Rasmussen encephalitis (RE), aka chronic focal encephalitis (and not to be confused with a Rasmussen aneurysm), is a chronic inflammatory disease of unknown origin, usually affecting one brain hemisphere.
Children of ten years or younger age group are affected in 85% cases 1. However, disease detection rate in adults is increasing with routine MRI investigations in intractable seizure patients 5.
Pathologic features are similar to viral encephalitis, with lymphocytes around round cells and diffuse proliferation of microglia. However, later spongiform degeneration and cortical atrophy sets in.
Exact cause of the disease is unknown, however various viral (SSPE like, EBV or CMV), or inflammatory episodes have been implicated by different authors 3, 4, 6.
Patients frequently have episodes of epilepsia partialis continua and, much less frequently, generalized status epilepticus. The seizures are intractable despite aggressive medical management 1.
Apart from seizures, patient may have hemiparesis and speech disturbances, as well as hemianopia (pertaining to unilateral cerebral involvement). Mental deterioration over time may also be seen, especially in patient presenting later in younghood.
CT may not show any specific feature in early imaging, however patchy hypodense attenuation areas (similar to viral encephalitis) may be seen. Late stage disease may show unilateral cortical atrophy. CT perfusion may show decreased cerebral blood flow (CBF)1.
- T1 - unilateral cortical atrophy with ex-vacuo ventricular dilatation
- T2 - hyperintense signal areas in the affected hemisphere
- DWI - restricted diffusion may be seen in altered signal areas
- T1 C+ (Gd) - no significant post-contrast enhancement
Treatment and prognosis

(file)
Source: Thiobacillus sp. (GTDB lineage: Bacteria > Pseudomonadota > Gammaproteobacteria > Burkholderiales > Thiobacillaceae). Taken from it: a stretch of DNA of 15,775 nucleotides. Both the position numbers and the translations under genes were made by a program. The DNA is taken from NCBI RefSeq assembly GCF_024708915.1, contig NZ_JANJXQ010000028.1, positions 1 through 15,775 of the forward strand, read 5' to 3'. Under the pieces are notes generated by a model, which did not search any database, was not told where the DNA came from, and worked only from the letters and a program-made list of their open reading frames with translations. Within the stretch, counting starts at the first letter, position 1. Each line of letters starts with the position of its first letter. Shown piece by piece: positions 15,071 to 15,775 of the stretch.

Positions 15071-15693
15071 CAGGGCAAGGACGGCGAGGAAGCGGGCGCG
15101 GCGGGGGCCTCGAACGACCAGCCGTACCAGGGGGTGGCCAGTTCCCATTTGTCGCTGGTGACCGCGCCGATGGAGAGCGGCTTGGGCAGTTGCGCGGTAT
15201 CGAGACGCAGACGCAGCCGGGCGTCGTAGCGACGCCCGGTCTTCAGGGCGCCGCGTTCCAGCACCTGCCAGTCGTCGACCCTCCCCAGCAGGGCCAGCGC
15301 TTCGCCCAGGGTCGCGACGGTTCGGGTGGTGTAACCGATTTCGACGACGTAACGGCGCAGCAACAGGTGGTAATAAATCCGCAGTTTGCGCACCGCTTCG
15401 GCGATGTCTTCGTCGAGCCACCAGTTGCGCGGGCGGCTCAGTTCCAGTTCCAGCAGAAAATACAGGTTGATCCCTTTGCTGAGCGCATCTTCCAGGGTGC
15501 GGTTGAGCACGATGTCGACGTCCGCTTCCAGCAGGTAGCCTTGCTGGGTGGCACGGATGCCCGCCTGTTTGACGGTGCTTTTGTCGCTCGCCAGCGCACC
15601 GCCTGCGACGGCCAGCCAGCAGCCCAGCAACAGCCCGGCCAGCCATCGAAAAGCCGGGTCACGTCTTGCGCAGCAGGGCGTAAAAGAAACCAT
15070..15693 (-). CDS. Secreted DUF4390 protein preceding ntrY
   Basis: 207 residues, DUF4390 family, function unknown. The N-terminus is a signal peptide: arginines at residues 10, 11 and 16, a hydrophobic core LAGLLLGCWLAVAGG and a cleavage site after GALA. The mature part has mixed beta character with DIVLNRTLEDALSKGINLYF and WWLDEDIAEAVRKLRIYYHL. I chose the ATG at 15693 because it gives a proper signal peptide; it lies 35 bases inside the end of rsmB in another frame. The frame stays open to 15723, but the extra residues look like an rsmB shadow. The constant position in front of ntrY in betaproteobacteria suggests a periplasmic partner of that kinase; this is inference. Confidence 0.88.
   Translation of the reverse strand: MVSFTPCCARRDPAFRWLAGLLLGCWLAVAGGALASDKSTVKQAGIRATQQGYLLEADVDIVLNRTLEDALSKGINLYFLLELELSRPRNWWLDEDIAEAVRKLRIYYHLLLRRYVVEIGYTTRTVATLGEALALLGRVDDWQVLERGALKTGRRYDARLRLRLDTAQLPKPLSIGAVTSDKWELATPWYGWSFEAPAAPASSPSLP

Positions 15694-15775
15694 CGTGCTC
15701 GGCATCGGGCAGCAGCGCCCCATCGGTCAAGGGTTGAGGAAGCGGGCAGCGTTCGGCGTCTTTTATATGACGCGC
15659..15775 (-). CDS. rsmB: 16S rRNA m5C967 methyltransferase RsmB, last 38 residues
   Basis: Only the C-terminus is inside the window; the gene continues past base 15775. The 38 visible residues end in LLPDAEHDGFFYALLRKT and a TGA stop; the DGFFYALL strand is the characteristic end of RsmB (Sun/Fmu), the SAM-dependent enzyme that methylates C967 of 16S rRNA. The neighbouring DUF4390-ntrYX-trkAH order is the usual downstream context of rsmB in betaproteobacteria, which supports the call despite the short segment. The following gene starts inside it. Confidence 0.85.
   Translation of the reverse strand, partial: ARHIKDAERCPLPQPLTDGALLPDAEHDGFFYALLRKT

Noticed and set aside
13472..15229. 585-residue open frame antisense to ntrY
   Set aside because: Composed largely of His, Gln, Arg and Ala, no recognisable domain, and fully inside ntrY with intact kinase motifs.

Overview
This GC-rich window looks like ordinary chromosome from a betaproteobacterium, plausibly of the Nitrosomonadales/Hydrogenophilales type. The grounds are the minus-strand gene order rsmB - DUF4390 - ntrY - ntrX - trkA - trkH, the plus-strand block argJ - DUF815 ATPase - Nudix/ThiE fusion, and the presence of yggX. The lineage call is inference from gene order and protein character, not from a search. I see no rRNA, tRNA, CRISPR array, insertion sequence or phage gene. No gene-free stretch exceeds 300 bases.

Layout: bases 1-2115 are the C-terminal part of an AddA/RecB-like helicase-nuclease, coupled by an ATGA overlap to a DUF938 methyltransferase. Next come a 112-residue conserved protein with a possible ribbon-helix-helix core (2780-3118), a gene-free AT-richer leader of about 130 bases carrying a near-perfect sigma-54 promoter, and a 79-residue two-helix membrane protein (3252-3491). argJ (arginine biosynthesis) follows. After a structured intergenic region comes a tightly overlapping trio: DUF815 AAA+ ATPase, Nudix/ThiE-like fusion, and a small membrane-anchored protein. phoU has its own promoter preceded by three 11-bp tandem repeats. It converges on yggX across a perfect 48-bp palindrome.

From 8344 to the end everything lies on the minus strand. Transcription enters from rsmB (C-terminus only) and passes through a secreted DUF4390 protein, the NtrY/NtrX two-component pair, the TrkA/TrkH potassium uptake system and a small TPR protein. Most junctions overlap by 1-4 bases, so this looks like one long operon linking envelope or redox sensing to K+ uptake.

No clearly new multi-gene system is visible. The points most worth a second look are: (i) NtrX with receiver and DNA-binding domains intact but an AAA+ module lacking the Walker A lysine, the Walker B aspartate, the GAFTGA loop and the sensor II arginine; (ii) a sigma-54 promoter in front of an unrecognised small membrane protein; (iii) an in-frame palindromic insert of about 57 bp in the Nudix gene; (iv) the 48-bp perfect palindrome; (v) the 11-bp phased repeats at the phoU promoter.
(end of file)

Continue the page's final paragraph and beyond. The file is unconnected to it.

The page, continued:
Medical treatment in form of anti-epileptics may or may not help during seizure episodes. Usually, disease progresses to intractable and continuous seizures and surgical treatment in form of hemispherectomy may be the only option.
General imaging differential considerations include
- Dyke-Davidoff-Masson syndrome
- Sturge Weber syndrome
- unilateral megalencephaly
hemiconvulsion-hemiplegia epilepsy syndrome (HHE)
- HHE syndrome usually shows a seizure free interval of months to years from initial presentation 7-8
It was first described by American neurologist Theodore Brown Rasmussen (1910-2002) in 1958 2
- 1. Tien RD, Ashdown BC, Lewis DV et-al. Rasmussen's encephalitis: neuroimaging findings in four patients. AJR Am J Roentgenol. 1992;158 (6): 1329-32. AJR Am J Roentgenol (abstract) - Pubmed citation
- 2. Rasmussen T, Olszewski J, Lloyd‐Smith D. Focal seizures due to chronic localized encephalitis. Neurology 1958; 8: 435–45.
- 3. Rasmussen T, Andermann F. Update on the syndrome of "chronic encephalitis" and epilepsy. Cleve Clin J Med. 1989;56 Suppl Pt 2 : S181-4. - Pubmed citation
- 4. Farrell MA, Cheng L, Cornford ME et-al. Cytomegalovirus and Rasmussen's encephalitis. Lancet. 1991;337 (8756): 1551-2. Lancet (link) - Pubmed citation
- 5. Mclachlan RS, Girvin JP, Blume WT et-al. Rasmussen's chronic encephalitis in adults. Arch. Neurol. 1993;50 (3): 269-74. Arch. Neurol. (link) - Pubmed citation
- 6. Atkins MR, Terrell W, Hulette CM. Rasmussen's syndrome: a study of potential viral etiology. Clin. Neuropathol. 14 (1): 7-12. - Pubmed citation
- 7. Oguni H, Andermann F, Rasmussen TB. The natural history of the syndrome of chronic encephalitis and epilepsy: A study of the Montreal Neurological Institute series of forty-eight cases. In: Andermann F, editor. Chronic encephalitis and epilepsy:Rasmussen’s syndrome. Boston: Butterworth-Heinemann; 1991. pp. 7–35
- 8. Sethi NK, Tenney JR. Child Neurology: Hemiconvulsion-hemiplegia-epilepsy syndrome. Neurology. 2012;79 (24): 2367. doi:10.1212/01.wnl.0000424157.07211.bf - Pubmed citation
Synonyms & Alternative Spellings
|Synonyms or Alternative Spelling||Include in Listings?|
|Rasmussen encephalitis (RE)||✗|
|Rasmussen's encephalitis (RE)||✗|